Board Preparation Strategies for Med-Peds Residents
The following recommendations are from the MPPDA Board Pass Task Force. This group was designed to evaluate risk factors for board failure for Med-Peds residents and to provide effective strategies for Med-Peds program directors to track and monitor progress.
Useful Strategies and Resources for Board Preparation
In-Training Exam (ITE) – The task force recommended that all residents take the in-training exams in both internal medicine and pediatrics on a yearly basis. These exams can provide information about specific knowledge deficits as well as general information about test-taking difficulties. The results of the exams will provide regular feedback to the resident and the program director regarding the individual resident’s readiness for the certification exams. The semi-annual meetings with the program director should include a discussion of the in-training exam results, review of data indicating likelihood of board passage (when available), specific areas of knowledge deficits, and a plan to address these areas.
Reading Program – The task force recommended that each program establish clear expectations regarding ongoing reading by residents. It is recognized that this will vary by the needs of the individual resident, the expectations of individual programs, and the level of training. The task force felt that being very clear about the expectations was critical, as it is not realistic to expect that residents will be able to pass boards based on their clinical and didactic training alone. Instead, residents should read textbooks pertaining to issues in both specialties, and make use of resources such as Pediatrics in Review or the ACP’s MKSAP on an ongoing basis throughout residency.
Ongoing Preparation Throughout Residency – Programs should also set expectations for residents regarding ongoing preparation for Boards throughout residency. In some programs, this may consist of a regularly scheduled board review program (often developed by the categorical programs). A number of programs recommend that residents work on board review type questions, often beginning during the last two years of training. Completing 5 to 10 questions per week will allow residents to get through a significant number of questions prior to completing residency.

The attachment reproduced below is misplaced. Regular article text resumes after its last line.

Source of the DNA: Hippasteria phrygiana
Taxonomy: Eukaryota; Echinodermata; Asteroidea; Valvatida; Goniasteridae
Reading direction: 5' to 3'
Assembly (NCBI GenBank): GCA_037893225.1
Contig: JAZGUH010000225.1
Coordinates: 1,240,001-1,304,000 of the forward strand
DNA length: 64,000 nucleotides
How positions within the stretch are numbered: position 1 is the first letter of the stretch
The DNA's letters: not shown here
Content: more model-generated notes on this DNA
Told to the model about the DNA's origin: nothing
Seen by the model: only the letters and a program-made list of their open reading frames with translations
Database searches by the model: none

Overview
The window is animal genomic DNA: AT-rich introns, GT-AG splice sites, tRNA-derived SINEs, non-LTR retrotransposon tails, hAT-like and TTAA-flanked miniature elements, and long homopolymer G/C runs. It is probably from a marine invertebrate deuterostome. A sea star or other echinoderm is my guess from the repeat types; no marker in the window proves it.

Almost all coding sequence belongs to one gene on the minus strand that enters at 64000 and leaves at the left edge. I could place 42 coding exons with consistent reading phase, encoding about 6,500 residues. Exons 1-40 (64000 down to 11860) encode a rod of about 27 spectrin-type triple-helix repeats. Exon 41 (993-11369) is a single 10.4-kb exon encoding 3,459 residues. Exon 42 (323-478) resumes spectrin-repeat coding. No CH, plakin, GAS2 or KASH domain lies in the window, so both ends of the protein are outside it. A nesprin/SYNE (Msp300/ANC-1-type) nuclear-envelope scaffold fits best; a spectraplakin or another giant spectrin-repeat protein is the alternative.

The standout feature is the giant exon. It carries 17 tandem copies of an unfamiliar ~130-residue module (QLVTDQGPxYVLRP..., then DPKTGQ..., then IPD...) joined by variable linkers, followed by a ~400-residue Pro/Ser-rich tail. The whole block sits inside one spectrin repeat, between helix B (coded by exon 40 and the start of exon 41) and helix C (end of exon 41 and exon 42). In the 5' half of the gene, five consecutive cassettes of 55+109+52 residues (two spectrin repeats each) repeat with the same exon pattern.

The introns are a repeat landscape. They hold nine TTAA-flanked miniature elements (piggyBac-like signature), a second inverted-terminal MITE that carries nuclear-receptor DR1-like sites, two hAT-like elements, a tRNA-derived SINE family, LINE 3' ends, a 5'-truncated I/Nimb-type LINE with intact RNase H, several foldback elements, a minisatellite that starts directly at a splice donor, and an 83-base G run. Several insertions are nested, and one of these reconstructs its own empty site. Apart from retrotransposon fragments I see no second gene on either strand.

Board Preparation Resources – Many resources are available to help residents prepare for their certification exams. Different resources exist for internal medicine and pediatrics, and specific recommendations should be tailored to individual residents and programs. Some resources that are used by many programs include:
- Reading MKSAP and Pediatrics in Review with each rotation
- Completing 5 years of PREP questions (5 per week)
- Reading/reviewing key texts such as Zitelli (for pictures), AAP Redbook (for immunization information and other infectious diseases), and Smith (for common genetic conditions)
A sample of board preparation recommendations are provided in Appendix 1. There are also many board review courses available. These include: on-site programs, web-based programs, and videotaped programs. Some program directors recommend that residents participate in one of these courses during their third-year, especially if they have had difficulty with exams. In the future, program directors may want to consider requiring these courses for struggling students. Alternatively, residents may choose to take a course after their residency, just prior to taking the certifying exam. Again, this recommendation needs to be tailored to the needs of the individual resident.
Explore educational resources at your institution/community to help individuals with test-taking difficulties. Such resources may include: neuropsychologists, educational specialists in the medical school, employee assistance programs, and reading specialists.
Identifying Residents at Risk
Many program directors use the in-training exam as a marker for those who may be at risk of not passing their board exams. While programs generally use the first-year exam as an initial assessment of medical or pediatric knowledge, low performance on this exam could also flag residents as having a more general difficulty with taking tests. Programs use various cut-points for identifying residents at risk, ranging between the 25th percentile and 50th percentile of those taking the exam nationally. Obviously, using a higher cut-point may result in more residents being identified as “at-risk,” but can also be a motivator for some residents.